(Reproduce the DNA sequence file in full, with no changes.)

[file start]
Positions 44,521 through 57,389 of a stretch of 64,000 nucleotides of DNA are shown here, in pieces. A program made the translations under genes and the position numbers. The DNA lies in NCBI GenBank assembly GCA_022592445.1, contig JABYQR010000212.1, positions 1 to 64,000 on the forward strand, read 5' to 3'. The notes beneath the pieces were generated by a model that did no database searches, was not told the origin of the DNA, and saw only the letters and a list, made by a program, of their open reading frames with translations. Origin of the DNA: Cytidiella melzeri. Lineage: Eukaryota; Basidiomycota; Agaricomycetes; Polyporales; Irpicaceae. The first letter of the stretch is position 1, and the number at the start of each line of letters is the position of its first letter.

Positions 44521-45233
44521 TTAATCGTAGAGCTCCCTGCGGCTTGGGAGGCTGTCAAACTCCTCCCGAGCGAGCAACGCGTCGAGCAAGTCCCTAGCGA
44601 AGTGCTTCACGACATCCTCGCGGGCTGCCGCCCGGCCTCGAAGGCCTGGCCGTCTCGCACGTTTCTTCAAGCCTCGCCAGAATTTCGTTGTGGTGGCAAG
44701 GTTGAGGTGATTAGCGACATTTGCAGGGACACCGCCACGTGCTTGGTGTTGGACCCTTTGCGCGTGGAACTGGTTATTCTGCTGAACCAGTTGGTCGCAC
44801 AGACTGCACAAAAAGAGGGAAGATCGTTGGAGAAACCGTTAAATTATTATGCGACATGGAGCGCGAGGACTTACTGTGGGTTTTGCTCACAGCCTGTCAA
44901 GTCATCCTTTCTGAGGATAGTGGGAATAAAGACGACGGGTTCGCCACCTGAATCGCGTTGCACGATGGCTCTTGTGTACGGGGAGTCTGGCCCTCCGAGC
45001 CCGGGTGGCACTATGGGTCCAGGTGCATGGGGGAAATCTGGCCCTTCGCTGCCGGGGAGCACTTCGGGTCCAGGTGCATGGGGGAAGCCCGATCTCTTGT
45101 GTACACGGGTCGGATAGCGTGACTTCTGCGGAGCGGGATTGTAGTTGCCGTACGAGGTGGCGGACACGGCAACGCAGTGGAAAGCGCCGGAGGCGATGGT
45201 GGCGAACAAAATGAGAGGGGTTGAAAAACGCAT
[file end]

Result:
Positions 44,521 through 57,389 of a stretch of 64,000 nucleotides of DNA are shown here, in pieces. A program made the translations under genes and the position numbers. The DNA lies in NCBI GenBank assembly GCA_022592445.1, contig JABYQR010000212.1, positions 1 to 64,000 on the forward strand, read 5' to 3'. The notes beneath the pieces were generated by a model that did no database searches, was not told the origin of the DNA, and saw only the letters and a list, made by a program, of their open reading frames with translations. Origin of the DNA: Cytidiella melzeri. Lineage: Eukaryota; Basidiomycota; Agaricomycetes; Polyporales; Irpicaceae. The first letter of the stretch is position 1, and the number at the start of each line of letters is the position of its first letter.

Positions 44521-45233
44521 TTAATCGTAGAGCTCCCTGCGGCTTGGGAGGCTGTCAAACTCCTCCCGAGCGAGCAACGCGTCGAGCAAGTCCCTAGCGA
44601 AGTGCTTCACGACATCCTCGCGGGCTGCCGCCCGGCCTCGAAGGCCTGGCCGTCTCGCACGTTTCTTCAAGCCTCGCCAGAATTTCGTTGTGGTGGCAAG
44701 GTTGAGGTGATTAGCGACATTTGCAGGGACACCGCCACGTGCTTGGTGTTGGACCCTTTGCGCGTGGAACTGGTTATTCTGCTGAACCAGTTGGTCGCAC
44801 AGACTGCACAAAAAGAGGGAAGATCGTTGGAGAAACCGTTAAATTATTATGCGACATGGAGCGCGAGGACTTACTGTGGGTTTTGCTCACAGCCTGTCAA
44901 GTCATCCTTTCTGAGGATAGTGGGAATAAAGACGACGGGTTCGCCACCTGAATCGCGTTGCACGATGGCTCTTGTGTACGGGGAGTCTGGCCCTCCGAGC
45001 CCGGGTGGCACTATGGGTCCAGGTGCATGGGGGAAATCTGGCCCTTCGCTGCCGGGGAGCACTTCGGGTCCAGGTGCATGGGGGAAGCCCGATCTCTTGT
45101 GTACACGGGTCGGATAGCGTGACTTCTGCGGAGCGGGATTGTAGTTGCCGTACGAGGTGGCGGACACGGCAACGCAGTGGAAAGCGCCGGAGGCGATGGT
45201 GGCGAACAAAATGAGAGGGGTTGAAAAACGCAT